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  • School windmill, Cornaigmore

    In 1936 a William Dickie windmill was erected at the north end of Loch Bhasapol. This pumped water from a well into a 1,000 gallon tank in the school attic and this water was used for toilets and cleaning. As the loch water entered the tank, however, it also powered an ingenious wheel which lifted water from the school well for drinking.

    ‘The new school had outside flushing toilets. The new sanitary offices for the pupils were brought into use yesterday, thus providing them with water-borne sanitation for the first time in the school history of Tiree.’ Cornaigmore School Log, June 2nd 1936.
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  • Banks of An Abhainn Bhi, Balephuil

    The southern banks of Abhainn Bhì contain a number of dark horizons. Pottery and a bevelled bone tool have been recovered from here.
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  • Banks of Allt a’ Mhuilinn, Hynish

    In the NE banks of the stream Allt a’ Mhuilinn or An Allt Bhàn, a number of horizon can be seen, including charcoal. Some worked flints have been recovered here. It is now covered with gravel. Pictures taken in 2011.
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  • Old bridge, Baugh

    This bridge, which still stands, was marked on the 1878 1st edition of the Ordnance Survey. Towards the shore, there was a ford and a footbridge. Known as Drochaid na Fadhlach, it was said to have been built around 1810 (Angus MacLean, Scarinish, press. comm.).
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  • The wreck of the Oceana, Traigh Bhaigh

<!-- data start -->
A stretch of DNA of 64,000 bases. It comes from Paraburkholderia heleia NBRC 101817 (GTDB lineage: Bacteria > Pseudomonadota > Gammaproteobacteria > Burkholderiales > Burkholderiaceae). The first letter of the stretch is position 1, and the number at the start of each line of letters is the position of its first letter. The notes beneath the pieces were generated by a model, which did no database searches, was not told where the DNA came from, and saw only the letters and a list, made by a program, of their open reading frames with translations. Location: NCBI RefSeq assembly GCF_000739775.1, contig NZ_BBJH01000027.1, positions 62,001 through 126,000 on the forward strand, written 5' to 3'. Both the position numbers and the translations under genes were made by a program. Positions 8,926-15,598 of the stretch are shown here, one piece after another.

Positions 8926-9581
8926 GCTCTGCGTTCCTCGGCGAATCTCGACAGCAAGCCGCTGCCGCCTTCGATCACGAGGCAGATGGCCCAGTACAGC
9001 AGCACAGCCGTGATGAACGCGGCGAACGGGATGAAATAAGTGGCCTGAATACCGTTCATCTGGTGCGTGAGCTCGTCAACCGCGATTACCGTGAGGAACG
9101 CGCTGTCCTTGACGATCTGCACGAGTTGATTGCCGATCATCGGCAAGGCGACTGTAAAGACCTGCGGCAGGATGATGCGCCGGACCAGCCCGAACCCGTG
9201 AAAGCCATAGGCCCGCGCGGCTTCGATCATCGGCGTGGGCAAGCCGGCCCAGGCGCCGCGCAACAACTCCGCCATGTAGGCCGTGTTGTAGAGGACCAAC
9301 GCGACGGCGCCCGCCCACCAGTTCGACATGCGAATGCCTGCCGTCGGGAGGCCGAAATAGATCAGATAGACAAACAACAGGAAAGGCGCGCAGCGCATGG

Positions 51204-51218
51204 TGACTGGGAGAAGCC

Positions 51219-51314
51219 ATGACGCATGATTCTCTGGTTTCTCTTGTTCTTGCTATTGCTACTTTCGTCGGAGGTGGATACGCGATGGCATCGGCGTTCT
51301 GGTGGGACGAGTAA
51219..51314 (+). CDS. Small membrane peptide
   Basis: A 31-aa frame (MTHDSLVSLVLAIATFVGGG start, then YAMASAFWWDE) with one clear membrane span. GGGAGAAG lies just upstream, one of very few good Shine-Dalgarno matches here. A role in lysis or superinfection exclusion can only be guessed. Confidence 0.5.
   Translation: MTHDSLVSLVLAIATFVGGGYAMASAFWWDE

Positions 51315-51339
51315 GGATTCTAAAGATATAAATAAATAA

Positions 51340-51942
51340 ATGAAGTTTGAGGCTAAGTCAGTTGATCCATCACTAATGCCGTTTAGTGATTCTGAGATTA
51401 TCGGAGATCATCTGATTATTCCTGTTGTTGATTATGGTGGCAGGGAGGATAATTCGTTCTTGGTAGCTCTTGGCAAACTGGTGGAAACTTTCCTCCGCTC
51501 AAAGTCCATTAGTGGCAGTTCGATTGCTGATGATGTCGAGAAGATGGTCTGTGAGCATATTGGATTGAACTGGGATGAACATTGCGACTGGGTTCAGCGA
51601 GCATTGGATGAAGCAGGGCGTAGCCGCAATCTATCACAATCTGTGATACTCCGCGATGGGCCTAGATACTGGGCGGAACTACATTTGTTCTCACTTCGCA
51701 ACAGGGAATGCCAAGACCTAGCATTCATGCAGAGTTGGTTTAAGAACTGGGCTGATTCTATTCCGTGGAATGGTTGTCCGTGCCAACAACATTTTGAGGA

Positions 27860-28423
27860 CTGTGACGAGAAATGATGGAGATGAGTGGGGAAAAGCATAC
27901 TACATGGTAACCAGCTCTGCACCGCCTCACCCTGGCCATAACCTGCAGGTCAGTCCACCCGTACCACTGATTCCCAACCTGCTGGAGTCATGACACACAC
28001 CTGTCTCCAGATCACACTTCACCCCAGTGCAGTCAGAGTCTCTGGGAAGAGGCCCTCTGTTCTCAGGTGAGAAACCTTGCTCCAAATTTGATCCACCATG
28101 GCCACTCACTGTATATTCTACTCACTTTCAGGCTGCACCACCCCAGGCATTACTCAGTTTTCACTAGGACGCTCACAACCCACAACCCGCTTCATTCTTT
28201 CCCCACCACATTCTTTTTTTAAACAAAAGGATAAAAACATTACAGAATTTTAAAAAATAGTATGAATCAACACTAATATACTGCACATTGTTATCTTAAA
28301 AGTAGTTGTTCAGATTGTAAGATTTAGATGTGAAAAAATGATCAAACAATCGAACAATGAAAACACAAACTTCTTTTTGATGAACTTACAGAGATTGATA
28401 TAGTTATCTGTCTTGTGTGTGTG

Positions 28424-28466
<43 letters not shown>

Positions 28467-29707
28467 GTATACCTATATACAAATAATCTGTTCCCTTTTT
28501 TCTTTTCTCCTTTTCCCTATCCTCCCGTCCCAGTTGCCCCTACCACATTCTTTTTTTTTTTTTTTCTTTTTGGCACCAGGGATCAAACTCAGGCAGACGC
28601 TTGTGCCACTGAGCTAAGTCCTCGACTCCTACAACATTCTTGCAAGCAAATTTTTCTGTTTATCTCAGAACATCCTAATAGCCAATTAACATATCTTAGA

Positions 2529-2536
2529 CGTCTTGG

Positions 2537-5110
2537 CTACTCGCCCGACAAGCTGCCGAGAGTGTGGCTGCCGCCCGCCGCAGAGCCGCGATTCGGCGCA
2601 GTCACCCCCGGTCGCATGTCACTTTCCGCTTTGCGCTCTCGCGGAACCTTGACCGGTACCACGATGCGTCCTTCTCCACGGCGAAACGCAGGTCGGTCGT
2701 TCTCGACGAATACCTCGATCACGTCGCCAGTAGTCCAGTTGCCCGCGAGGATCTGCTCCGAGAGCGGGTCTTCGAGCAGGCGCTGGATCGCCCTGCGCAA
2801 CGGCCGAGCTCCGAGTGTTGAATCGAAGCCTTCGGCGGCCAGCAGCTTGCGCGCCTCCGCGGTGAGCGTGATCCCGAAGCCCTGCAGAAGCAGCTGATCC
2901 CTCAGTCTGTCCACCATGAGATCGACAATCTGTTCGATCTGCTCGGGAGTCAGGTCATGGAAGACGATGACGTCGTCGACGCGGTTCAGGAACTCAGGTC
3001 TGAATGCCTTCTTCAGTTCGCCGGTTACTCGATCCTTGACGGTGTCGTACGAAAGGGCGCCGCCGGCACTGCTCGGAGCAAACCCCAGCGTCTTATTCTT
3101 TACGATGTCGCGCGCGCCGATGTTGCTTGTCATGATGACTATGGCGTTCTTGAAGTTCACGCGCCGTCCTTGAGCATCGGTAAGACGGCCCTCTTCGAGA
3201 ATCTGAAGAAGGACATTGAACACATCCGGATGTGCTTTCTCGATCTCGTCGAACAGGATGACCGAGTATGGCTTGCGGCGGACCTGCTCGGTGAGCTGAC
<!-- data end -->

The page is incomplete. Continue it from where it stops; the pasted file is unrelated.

‘In February Janet Bowler, our archivist, received an enquiry from Anthony Vaughan from Lynsted in Kent. He was looking for information about a yacht called the Oceana which had become stranded on Tiree in 1949. His own interest was sparked by some photographs he had inherited from his great uncle, Clinton George Vaughan, who had chartered the yacht several times in the 1930s. Anthony had done some research in archives in Southampton and the Isle of Wight and discovered some of the boat’s story. She had been built in Cowes in 1879, originally named the Thais. She was a two-masted sailing schooner 105 feet in length and 109 tons gross. One of her seventeen owners was Sir Percy Florence Shelley, the son of the poet, who changed the yacht’s name to Oceana in 1887. She was given a refit in 1923 and motorised with twin screws, although she retained her rigging. At her prow she had a striking figurehead of a woman blowing a pipe. In 1948 her registration was transferred to Dublin. On the 9th of March 1949 she was on passage past Tiree. Local tradition on the island is that the crew were Latvian, Finnish or Russian, and that the vessel was en route from Dublin to the Baltic. Early that morning the local coastguard crew, led by Murdoch Cameron, Balevullin and Alec MacLean, Hough, were called to a stranding half way along Tràigh Bhàigh, now more often known as Crossapol Beach. The boat was grounded over a hundred yards out and the beach party had to fire a rocket to the stricken vessel to allow the bosun’s chair to be used. Donald MacKinnon, Hough, then driving for Johnny Kennedy, had the contract to transport the coastguards’ equipment. He was told to park his lorry up on the dunes beside some wartime ruins to secure one end of the rope. The crew of around six were winched ashore, their “backsides dipping in the waves”. The captain came ashore last, with his “cap glued to his head!” according to Archie Brown, Kilkenneth, the only surviving member of the coastguard team. The crew were taken to the Crossapol Hall and seemed to have left the island the next day. The ship broke up rapidly in the onshore winds and there was a sale of the yacht’s fittings on the beach the next day. Johnny Brown from the Scarinish Hotel bought two aluminium water tanks, but before most of the items could be collected there was another storm and everything was buried in the sand. It is said at low tide parts of the vessel can still be seen and exquisite brass bolts can found on the beach from time to time. How the yacht came to be grounded in reasonable weather is still a mystery. The crew were adamant no one could touch a large chest on the deck. Rumours that they were smugglers or they were going to Russia to pick up a dissident flew around the island. One suggestion was that they had been steering for the light on the airport control tower instead of the Scarinish lighthouse. We will probably never know, although it’s nice to think that the answer is still lying beneath the sands of Tràigh Bhàigh!’ (from Sìl Eòlais, 2010)